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Some years ago, I had a college class that included some reading of literary writings from many different times of world history. I can’t say that I really enjoyed the class but I needed it and so had to do the assignment. One suggestion was some literary writings by Charles Dickens.  The only one I knew and “ever” read was, of course, the Christmas Carol, by Dickens. Little did I know that he is known by way more than just this one.  The below is an example of what I mean:

It was, by this time, within an hour of noon, and although a dense vapour still enveloped the city they had left, as if the very breath of its busy people hung over their schemes of gain and profit, and found greater attraction there than in the quiet region above, in the open country it was clear and fair. Occasionally, in some low spots they came upon patches of mist which the sun had not yet driven from their strongholds; but these were soon passed, and as they laboured up the hills beyond, it was pleasant to look down, and see how the sluggish mass rolled heavily off, before the cheering influence of day. A broad, fine, honest sun lighted up the green pastures and dimpled water with the semblance of summer, while it left the travelers all the invigorating freshness of that early time of year. The ground seemed elastic under their feet. . . .

The day wore on, and all these bright colours subsided, and assumed a quieter tint, like young hopes softened down by time, or youthful features by degrees resolving into the calm and serenity of age. But they were scarcely less beautiful in their slow decline, than they had been in their prime; for nature gives to every time and season some beauties of its own; and from morning to night, as from the cradle to the grave, is but a succession of changes so gentle and easy, that we can scarcely mark their progress.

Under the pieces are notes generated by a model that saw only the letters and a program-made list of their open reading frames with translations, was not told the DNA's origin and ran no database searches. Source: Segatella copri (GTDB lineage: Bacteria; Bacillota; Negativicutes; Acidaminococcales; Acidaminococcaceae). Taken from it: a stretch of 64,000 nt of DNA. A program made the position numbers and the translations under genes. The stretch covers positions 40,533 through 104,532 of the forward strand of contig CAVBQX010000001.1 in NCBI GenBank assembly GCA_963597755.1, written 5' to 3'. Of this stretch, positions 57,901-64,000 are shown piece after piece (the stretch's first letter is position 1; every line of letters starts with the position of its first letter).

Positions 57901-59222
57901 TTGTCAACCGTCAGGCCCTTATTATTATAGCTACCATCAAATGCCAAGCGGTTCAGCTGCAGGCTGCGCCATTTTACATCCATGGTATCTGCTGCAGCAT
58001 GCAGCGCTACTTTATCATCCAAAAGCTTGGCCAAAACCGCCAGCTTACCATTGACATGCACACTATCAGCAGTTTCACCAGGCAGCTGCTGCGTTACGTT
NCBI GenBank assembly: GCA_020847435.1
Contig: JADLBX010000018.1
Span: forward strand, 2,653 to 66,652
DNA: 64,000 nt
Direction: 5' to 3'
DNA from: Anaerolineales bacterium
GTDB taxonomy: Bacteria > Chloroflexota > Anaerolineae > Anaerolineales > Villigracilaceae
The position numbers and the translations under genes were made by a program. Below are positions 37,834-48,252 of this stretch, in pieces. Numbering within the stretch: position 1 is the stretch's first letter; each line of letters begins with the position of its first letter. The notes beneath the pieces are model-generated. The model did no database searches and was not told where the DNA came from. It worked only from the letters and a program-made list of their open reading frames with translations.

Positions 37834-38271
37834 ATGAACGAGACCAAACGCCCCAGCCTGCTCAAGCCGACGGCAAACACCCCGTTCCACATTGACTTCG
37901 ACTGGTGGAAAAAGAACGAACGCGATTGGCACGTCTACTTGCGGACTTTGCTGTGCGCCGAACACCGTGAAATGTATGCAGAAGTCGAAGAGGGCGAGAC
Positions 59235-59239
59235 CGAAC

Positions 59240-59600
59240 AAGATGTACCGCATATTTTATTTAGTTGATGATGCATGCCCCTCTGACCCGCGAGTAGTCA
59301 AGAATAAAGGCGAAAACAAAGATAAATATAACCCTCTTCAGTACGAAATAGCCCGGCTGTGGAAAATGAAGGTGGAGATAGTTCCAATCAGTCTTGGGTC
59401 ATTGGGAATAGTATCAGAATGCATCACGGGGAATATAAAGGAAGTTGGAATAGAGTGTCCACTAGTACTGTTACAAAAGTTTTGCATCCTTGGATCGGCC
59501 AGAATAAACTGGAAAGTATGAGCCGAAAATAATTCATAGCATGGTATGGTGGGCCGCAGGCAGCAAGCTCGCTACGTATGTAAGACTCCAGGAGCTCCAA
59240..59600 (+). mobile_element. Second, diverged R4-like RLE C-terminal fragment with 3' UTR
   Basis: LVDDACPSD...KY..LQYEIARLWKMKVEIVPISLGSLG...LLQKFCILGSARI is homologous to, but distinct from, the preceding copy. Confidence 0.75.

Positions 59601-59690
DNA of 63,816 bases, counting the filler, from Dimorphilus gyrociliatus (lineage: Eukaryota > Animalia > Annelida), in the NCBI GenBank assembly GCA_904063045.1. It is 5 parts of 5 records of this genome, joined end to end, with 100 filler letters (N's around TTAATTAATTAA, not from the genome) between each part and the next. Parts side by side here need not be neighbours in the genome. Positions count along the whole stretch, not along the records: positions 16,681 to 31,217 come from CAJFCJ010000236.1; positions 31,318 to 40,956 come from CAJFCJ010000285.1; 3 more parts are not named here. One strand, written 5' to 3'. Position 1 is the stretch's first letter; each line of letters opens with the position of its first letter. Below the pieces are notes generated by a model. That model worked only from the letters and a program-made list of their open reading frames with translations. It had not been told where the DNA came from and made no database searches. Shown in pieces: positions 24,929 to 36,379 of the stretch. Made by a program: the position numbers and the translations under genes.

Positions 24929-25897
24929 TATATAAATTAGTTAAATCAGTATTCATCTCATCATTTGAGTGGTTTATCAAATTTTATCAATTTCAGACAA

—The Life and Adventures of Nicholas Nickleby

Charles Dickens idealized the countryside, perhaps because things in his town were often so bleak. Here, in his legendary descriptive style, he reveals the subtleness of God’s seasonal changes as Nicholas and his friend Smike walk through the landscape in springtime.

Just as God does for us in nature, He also changes the seasons of our lives. In Ecclesiastes 3, King Solomon wrote: “To everything there is a season, a time for every purpose under heaven: a time to be born, and a time to die; a time to plant, and a time to pluck what is planted; . . . a time to weep, and a time to laugh; a time to mourn, and a time to dance; . . . a time to embrace, and a time to refrain from embracing.” Ecclesiastes 3:1-5.

Pastor Doc and Sarah Adkins

Pastor Doc and Sarah Adkins

Everything must change. Nothing stays the same. Some changes—like the seasonal changes described in Dickens’s works—are expected, beautiful, and welcome. Other changes come unexpectedly, unwanted, and leave us wondering what to do. The answer for changing times is to put your faith in God, who does not change Malachi 3:6. Solomon said that God makes “everything beautiful in its time” Ecclesiastes 3:11. He transforms the winters of our lives into spring. When we accept the changes and ask God to make them beautiful, our faith grows and blooms like His landscapes in springtime.

While the earth remains, seedtime and harvest, cold and heat, winter and summer, and day and night shall not cease. Genesis 8:22

May we take heart in the fact that seasons change to give us a vision of the majesty of God.  Winter is gone and a new season of life has arrived. I so hope that as a “church family” we will see new life, new commitment, new growth and if need be new changes in all our lives we together we serve the Risen Lord.